Okay, so finally the wonderful people at Blogadda sent me a book to review. ‘When The Snow Melts’ is a thriller by Vinod Joseph, a Mumbai based corporate lawyer. This is the first time I have read something in this genre by an Indian writer and I have to say that I found it better than expected. Not quite in the same league as Frederick Forsyth and Robert Ludlum thrillers, obviously, but quite absorbing and ‘unputdownable’ nonetheless.
Veteran spy Ritwik Kumar is part of the Intelligence Assessment Group in London where intelligence agents from around the world work together to fight global terrorism in general and the Al Qaida/Taliban in particular. One of the missions of the IAG is to purge Pakistan’s secret service agency, the ISI, of pro-Taliban fundamentalists.
Things haven’t been quite hunky dory for Ritwik Kumar for sometime now. He has fallen on bad days–alcoholism and gambling have led him to borrow from loan sharks and subsequently to misappropriate office funds at his disposal. Worse, he has also been caught with his fingers in the till by his boss and been ordered to return the stolen money within two weeks. Presently he is well and truly desperate, and we all know where a desperate spy ends up–in the rival camp of course, for a good compensation of course.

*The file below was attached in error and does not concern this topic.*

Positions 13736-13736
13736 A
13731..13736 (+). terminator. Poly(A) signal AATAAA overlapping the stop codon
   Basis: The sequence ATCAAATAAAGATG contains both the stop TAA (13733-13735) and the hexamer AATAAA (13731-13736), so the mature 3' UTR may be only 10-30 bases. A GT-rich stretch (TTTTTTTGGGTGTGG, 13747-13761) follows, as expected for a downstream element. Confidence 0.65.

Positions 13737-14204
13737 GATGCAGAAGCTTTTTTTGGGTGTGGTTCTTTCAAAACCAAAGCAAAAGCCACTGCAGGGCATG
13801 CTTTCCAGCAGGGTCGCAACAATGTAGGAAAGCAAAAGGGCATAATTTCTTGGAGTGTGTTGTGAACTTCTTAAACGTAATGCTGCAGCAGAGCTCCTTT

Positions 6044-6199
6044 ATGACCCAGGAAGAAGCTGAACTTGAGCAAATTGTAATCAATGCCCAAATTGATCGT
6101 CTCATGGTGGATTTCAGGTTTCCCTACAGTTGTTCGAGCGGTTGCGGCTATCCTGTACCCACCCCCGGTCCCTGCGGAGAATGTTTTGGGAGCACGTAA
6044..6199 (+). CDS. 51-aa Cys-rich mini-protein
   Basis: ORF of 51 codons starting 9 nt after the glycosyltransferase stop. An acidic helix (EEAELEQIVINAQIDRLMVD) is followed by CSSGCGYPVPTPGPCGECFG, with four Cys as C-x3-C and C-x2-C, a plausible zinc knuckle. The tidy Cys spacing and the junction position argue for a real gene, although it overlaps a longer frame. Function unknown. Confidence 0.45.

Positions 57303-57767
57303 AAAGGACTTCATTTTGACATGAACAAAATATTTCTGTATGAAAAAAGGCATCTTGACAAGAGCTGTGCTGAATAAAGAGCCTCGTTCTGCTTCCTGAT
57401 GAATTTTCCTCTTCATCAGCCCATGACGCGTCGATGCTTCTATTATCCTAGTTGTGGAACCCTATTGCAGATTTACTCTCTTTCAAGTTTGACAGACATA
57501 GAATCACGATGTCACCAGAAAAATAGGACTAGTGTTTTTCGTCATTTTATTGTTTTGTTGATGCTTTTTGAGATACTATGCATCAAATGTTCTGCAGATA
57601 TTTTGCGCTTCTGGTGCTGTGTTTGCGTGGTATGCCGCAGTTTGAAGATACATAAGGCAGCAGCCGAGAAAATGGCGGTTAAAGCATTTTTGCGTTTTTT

What Kumar has not bargained for is the fact that his current masters, the pro-Taliban faction of the ISI, have a high-ranking mole amongst his former masters. Which means that they are in the know of more info than he had imagined, and also that they have a pretty good corroborative mechanism. Which means that he cannot hope to pass off any misinformation as genuine. Held virtually captive by his new allies, he is, by all reckoning, in a tighter spot than before. The captors, though, have reason to feel more worried than Kumar.
As in all spy thrillers, there is the mandatory honey-trap in the unlikely person of Nilofer–the burkha-clad, short and plump woman with small, bright eyes, the abused wife of captor-in-chief Junaid. The short lived romance between Nilofer and Kumar is rather unconvincing, though. Kumar, after all, is pushing fifty–hardly the age to fall in love at the drop of a hat, or the burkha hood as in this case, especially when the woman is hardly even pretty. In any case, one would expect a seasoned, battle-hardened spy to know better than to rush headlong into puppy-love. Particularly when it has been his business to constantly caution younger spies against the perils of a honey-trap. Oh well, someone has to make a mistake for a thriller to be made, I guess.
One area where the book disappoints a little is the shoddy editing– quite a few typos and errors leap at you from the pages. The author’s tendency to over-describe and over-explain sometimes grates on the nerves–for instance it should have been enough to say that the remote had remnants of food stuck to the buttons. Why explain that someone might have been using the remote while eating with their hands, isn’t that obvious? The book could have done without superfluous bits and portions such as this one!
The novel ends well, though, with all loose ends neatly tied up. All missing pieces of the jigsaw puzzle fall right into place and fairly convincingly too. All in all a good, light, frothy read for a lazy weekend. And a promising first book from Vinod Joseph.